Saulle M, & Greenwald BD (2012). Chronic traumatic encephalopathy: a review. Rehabilitation research and practice, 2012 PMID: 22567320

Image via Mike Flippo / Shutterstock.

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On the Brain Map to Genius Sun, 22 Jul 2012 01:02:47 +0000 We’ve all heard about it before or have witnessed it in some form of media. The awkward, silent boy sits quietly by himself in the corner. Although he is sitting his demeanor is far from calm: his head twitches, his fingers collapse together in fidgety entanglements, and his body rocks back and forth with constant frequency. All the while, his eyes remain glued onto some inanimate object in the distance. To the causal bystander, the young boy suffers from autism, a neurodevelopmental disorder characterized by social impairments, communication difficulties, and restricted, repetitive, and stereotypical patterns of behavior. However, those who know the boy understand that there is far more to his physical quirks than meets the eye. The boy sitting in front of them is, in fact, an extraordinary talent in calendar calculating.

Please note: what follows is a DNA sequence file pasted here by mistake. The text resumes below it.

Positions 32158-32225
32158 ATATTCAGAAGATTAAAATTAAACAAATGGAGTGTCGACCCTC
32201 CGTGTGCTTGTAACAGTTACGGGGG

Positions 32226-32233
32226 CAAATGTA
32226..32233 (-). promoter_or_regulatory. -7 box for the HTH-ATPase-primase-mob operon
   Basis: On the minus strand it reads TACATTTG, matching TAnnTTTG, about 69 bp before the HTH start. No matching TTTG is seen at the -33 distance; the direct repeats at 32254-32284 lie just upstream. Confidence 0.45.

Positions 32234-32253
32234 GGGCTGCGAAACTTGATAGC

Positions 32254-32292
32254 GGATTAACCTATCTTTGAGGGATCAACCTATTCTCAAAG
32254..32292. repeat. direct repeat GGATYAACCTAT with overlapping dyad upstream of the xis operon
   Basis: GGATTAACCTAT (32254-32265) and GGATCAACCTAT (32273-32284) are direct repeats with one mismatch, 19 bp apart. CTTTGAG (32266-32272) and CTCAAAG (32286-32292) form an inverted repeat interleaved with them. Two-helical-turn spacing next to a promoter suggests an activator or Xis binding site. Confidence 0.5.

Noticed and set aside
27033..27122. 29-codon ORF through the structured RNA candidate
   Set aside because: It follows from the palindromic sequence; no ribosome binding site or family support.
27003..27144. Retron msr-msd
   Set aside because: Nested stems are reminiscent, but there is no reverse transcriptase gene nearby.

Whether it be congenital or acquired, savant syndrome has fascinated scientists for years. Individuals with savant syndrome demonstrate outstanding, domain-specific mental capabilities in art, calendar calculating, and/or mathematics despite suffering from severe mental disabilities in behavioral, cognitive, and emotional domains. For example, a savant may remarkably pinpoint the exact day of the week of any given date (almost instantaneously) but lack complete awareness of basic time facts, such as the number of minutes in an hour. Still, these “islands of genius” exhibit some superpower-like abilities that even the most celebrated prodigies wished they possessed. Only one question remains: what exactly goes on in their brains and how do they differ from your “average” genius?